World Cup

Miami-Dade to submit bid to host games in 2026 World Cup

Associated Press
Posted Sept. 7, 2017

MIAMI — It’s an exciting time for soccer fans in South Florida.

David Beckham is now officially on the brink of finally being awarded an MLS expansion franchise for Miami, and Miami-Dade County Mayor Carlos Gimenez announced in early August that if the World Cup returns to the U.S., Miami wants to be involved.

MLS TEAM LONG TIME COMING

Major League Soccer owners voted in early August to move into final stages with the soccer icon toward closing the deal on his long-awaited team, one that may begin play in a new Miami stadium in 2020. Beckham has been trying to bring a team to Miami for more than four years through his right to pay $25 million for an expansion franchise.

“We’re not announcing MLS Miami today,” MLS Commissioner Don Garber said on Aug. 2. “But I am confident that we’ll be able to do that sometime, perhaps by the end of the summer. We do have some things that we need to work through.”

The vote in Chicago – site of owners meetings that preceded the MLS All-Star Game – allows Garber and a committee of other league owners to proceed on the final things that need to be done before the franchise can be officially awarded. Garber indicated that the process could be wrapped up in as little as a couple weeks.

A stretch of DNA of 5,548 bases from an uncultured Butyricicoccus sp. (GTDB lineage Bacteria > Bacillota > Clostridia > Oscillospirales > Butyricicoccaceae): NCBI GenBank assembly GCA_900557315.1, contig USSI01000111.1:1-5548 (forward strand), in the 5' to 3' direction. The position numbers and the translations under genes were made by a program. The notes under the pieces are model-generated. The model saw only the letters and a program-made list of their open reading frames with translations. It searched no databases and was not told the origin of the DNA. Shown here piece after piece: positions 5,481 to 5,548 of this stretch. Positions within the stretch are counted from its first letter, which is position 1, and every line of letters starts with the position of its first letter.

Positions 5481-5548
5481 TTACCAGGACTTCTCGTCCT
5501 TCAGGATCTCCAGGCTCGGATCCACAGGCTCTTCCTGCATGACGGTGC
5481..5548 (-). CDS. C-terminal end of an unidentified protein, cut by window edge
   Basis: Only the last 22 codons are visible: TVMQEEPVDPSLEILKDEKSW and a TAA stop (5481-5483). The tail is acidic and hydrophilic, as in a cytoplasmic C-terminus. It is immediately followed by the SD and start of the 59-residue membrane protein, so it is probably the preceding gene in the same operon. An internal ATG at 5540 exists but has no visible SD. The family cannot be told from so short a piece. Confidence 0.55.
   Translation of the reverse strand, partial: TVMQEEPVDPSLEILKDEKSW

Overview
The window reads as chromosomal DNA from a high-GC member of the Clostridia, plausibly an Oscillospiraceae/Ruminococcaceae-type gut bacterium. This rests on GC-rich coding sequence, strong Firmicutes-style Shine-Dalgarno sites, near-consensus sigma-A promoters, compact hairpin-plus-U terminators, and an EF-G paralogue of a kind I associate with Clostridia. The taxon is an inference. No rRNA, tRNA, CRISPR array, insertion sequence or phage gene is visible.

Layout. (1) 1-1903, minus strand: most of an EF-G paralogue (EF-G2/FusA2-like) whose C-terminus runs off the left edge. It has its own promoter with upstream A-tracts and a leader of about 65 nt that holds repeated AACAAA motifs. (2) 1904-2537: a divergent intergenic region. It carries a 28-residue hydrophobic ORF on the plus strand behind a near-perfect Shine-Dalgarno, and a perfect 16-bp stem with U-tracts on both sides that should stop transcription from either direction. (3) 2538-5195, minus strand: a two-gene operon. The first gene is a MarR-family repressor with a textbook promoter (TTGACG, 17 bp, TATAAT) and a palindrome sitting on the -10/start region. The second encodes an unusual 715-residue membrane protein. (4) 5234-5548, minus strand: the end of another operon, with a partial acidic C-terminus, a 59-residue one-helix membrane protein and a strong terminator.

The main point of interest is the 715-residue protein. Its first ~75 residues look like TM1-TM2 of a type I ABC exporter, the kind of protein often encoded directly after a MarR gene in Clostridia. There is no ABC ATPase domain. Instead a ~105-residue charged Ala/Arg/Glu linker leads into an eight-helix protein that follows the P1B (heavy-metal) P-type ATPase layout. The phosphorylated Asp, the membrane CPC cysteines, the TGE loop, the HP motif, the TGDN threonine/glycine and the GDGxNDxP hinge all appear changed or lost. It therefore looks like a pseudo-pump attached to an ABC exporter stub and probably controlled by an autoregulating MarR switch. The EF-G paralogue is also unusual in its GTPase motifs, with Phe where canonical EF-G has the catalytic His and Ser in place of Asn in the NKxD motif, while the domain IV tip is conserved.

“We’re getting really, really, really close,” Garber said.

“GAME CHANGER”

“Having a professional soccer team in our area would be a game changer for the kids,” said Asaf Lubezky, owner and director of Asaf Soccer and Sports Academy in West Palm Beach. “Going to professional games is part of the culture overseas and having a pro team in our area will help tie their day-to-day soccer experiences with the real thing.”

Having an MLS soccer team in our area would also be inspirational to local youth, said Lubezky, who also serves as director of coaching & player development for the Boynton Beach Knights of the South Florida United Youth Soccer Association.

“The atmosphere of pro games inspires players and this will give the youth players something very tangible to aim for as they grow and develop,” Lubezky said.

Beckham and one of his partners – Todd Boehly, who Garber said will serve as the majority owner of the Miami club – met with owners for a portion of the Aug. 2 meeting, discussing both his soccer past and soccer future. His pitch, Garber said, was passionate and detailed everything from his plans for a stadium to why he came to play in the U.S. in the first place.

“It’s the first time he met with our owners and talked about what his vision is,” Garber said.

PASSIONATE FANS

Garber also pointed to the success of two exhibitions in Miami held in late July – including a matchup between Real Madrid and Barcelona – as proof that the South Florida market is ready for MLS again. “El Clásico” drew more than 66,000 fans to the match, and nearly another 40,000 bought tickets for the night before just to watch the sides practice.